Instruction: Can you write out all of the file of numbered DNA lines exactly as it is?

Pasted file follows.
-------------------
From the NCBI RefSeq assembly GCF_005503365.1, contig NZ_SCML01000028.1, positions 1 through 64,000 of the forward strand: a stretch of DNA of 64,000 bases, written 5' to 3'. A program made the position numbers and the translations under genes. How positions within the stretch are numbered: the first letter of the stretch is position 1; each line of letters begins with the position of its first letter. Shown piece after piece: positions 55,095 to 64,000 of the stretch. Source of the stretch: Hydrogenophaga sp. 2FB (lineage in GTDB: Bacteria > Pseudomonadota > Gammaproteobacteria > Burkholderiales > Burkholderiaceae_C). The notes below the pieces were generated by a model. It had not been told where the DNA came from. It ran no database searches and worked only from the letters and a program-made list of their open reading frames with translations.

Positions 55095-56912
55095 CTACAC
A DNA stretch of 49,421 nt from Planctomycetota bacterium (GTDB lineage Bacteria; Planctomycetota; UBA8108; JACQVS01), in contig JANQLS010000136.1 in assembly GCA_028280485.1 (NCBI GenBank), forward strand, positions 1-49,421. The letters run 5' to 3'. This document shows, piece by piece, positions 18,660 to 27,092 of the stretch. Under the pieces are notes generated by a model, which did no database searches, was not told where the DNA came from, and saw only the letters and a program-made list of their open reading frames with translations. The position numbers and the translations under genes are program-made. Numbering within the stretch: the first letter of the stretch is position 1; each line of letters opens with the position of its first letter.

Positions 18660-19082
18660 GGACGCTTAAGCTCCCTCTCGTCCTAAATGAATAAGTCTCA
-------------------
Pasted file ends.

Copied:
From the NCBI RefSeq assembly GCF_005503365.1, contig NZ_SCML01000028.1, positions 1 through 64,000 of the forward strand: a stretch of DNA of 64,000 bases, written 5' to 3'. A program made the position numbers and the translations under genes. How positions within the stretch are numbered: the first letter of the stretch is position 1; each line of letters begins with the position of its first letter. Shown piece after piece: positions 55,095 to 64,000 of the stretch. Source of the stretch: Hydrogenophaga sp. 2FB (lineage in GTDB: Bacteria > Pseudomonadota > Gammaproteobacteria > Burkholderiales > Burkholderiaceae_C). The notes below the pieces were generated by a model. It had not been told where the DNA came from. It ran no database searches and worked only from the letters and a program-made list of their open reading frames with translations.

Positions 55095-56912
55095 CTACAC
A DNA stretch of 49,421 nt from Planctomycetota bacterium (GTDB lineage Bacteria; Planctomycetota; UBA8108; JACQVS01), in contig JANQLS010000136.1 in assembly GCA_028280485.1 (NCBI GenBank), forward strand, positions 1-49,421. The letters run 5' to 3'. This document shows, piece by piece, positions 18,660 to 27,092 of the stretch. Under the pieces are notes generated by a model, which did no database searches, was not told where the DNA came from, and saw only the letters and a program-made list of their open reading frames with translations. The position numbers and the translations under genes are program-made. Numbering within the stretch: the first letter of the stretch is position 1; each line of letters opens with the position of its first letter.

Positions 18660-19082
18660 GGACGCTTAAGCTCCCTCTCGTCCTAAATGAATAAGTCTCA